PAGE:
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Speculative Diction


Yesterday, as I was taking a short break between grading assignments and exams and working on my dissertation, I found myself amazed to be reading an article from the Guardian UK wherein the author argued that in spite of what others might say, academe is not a stressful place — in fact it’s the best […]


Today’s post is about education in the United States — not higher education, but the ongoing (yes, 100+ years!) wrangle over public primary and secondary education reform. This month, a new Gates Foundation-funded research project was highlighted by Diane Ravitch in her blog. The research involves the use of “Galvanic Skin Response (GSR)” bracelets on […]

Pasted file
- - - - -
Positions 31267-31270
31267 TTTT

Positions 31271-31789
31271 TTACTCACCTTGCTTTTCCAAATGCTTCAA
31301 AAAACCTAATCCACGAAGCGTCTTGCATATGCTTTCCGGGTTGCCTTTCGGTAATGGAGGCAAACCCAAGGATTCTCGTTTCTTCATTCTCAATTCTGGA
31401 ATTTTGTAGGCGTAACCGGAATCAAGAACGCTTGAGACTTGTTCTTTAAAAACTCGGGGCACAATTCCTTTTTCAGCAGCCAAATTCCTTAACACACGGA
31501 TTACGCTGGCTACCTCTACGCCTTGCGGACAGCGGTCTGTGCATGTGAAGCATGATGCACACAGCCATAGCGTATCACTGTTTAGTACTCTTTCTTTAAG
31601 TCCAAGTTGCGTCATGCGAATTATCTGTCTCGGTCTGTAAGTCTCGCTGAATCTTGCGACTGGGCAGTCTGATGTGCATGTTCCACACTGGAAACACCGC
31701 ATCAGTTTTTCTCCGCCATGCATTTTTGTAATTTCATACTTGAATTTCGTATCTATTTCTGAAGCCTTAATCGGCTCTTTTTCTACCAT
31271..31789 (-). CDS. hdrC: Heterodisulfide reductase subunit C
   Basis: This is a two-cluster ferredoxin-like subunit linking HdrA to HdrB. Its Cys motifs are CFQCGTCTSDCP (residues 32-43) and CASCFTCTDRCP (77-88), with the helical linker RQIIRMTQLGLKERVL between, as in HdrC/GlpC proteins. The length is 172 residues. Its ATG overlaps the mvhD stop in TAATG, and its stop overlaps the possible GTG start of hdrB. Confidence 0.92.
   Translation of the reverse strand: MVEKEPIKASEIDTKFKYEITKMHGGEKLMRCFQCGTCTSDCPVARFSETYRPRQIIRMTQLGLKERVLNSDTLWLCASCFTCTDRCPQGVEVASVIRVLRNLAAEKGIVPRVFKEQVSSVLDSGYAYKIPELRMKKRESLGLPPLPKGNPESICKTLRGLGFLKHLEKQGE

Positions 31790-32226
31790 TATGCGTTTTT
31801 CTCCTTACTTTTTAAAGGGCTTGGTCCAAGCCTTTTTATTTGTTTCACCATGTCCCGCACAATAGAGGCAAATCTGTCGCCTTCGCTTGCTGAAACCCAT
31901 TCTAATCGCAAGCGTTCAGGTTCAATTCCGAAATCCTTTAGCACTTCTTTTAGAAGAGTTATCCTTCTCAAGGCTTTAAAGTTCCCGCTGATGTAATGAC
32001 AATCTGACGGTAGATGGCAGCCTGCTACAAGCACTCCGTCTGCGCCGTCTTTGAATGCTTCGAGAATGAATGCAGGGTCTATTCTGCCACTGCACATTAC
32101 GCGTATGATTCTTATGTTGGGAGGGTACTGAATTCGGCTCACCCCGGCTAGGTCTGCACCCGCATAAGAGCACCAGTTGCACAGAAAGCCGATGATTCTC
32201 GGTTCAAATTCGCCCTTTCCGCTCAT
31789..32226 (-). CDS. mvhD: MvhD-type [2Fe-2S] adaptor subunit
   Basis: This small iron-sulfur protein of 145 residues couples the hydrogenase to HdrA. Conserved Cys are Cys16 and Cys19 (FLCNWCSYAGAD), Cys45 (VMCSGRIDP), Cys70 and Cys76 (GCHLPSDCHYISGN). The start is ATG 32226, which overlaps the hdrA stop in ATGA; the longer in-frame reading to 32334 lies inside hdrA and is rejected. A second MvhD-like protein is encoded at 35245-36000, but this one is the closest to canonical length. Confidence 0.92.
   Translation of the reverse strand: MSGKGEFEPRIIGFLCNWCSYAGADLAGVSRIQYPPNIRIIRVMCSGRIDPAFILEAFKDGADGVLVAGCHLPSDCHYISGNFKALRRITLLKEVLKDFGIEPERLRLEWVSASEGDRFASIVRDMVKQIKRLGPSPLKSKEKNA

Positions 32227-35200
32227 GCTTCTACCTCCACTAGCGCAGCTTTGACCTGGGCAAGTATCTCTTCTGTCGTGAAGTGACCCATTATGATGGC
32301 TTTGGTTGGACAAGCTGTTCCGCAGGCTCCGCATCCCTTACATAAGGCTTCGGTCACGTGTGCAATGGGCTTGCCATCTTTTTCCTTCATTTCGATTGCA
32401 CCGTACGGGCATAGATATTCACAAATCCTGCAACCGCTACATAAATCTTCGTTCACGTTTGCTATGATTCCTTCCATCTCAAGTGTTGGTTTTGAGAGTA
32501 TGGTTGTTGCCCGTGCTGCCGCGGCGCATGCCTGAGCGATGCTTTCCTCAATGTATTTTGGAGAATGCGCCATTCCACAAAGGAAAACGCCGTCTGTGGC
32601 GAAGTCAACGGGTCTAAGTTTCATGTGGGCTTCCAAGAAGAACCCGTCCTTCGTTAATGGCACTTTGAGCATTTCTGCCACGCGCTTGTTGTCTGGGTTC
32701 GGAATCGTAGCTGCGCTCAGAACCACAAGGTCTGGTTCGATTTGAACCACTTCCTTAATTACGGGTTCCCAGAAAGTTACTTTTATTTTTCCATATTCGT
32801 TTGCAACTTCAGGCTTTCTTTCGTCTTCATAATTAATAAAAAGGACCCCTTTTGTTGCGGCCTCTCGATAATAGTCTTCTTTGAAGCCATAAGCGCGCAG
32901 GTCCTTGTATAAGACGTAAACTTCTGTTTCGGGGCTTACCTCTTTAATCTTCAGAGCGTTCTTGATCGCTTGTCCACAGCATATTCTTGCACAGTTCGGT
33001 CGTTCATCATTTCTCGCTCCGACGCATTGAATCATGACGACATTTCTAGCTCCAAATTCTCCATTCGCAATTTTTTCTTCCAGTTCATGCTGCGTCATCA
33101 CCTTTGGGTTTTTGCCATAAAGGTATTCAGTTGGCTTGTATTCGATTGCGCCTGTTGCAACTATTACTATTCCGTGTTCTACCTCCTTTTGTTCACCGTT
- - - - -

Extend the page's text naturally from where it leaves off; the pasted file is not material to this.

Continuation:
This week I’m taking a bit of a break from the news and paper-writing to recover from the past six weeks of work. I’ve been pondering the writing “process” and why/how it works (or doesn’t) for me and others. A friend wrote a few days ago and asked if I had any advice about getting […]


This week, I’ll be attending Congress of Humanities and Social Sciences, one of the biggest annual conferences in Canada, held this year at the University of Waterloo and Wilfrid Laurier University in Ontario. I try to attend Congress whenever I can, though of course conferences are pricey (as I’ve discussed in the past) and must […]


Canada is generally a much less litigious place than the United States, and that has been reflected in the ways in which the law has come into play in U.S. postsecondary education. Recently, however, we’ve seen some precedents laid down in the Canadian context; in this post I’ll be looking at two of these, and […]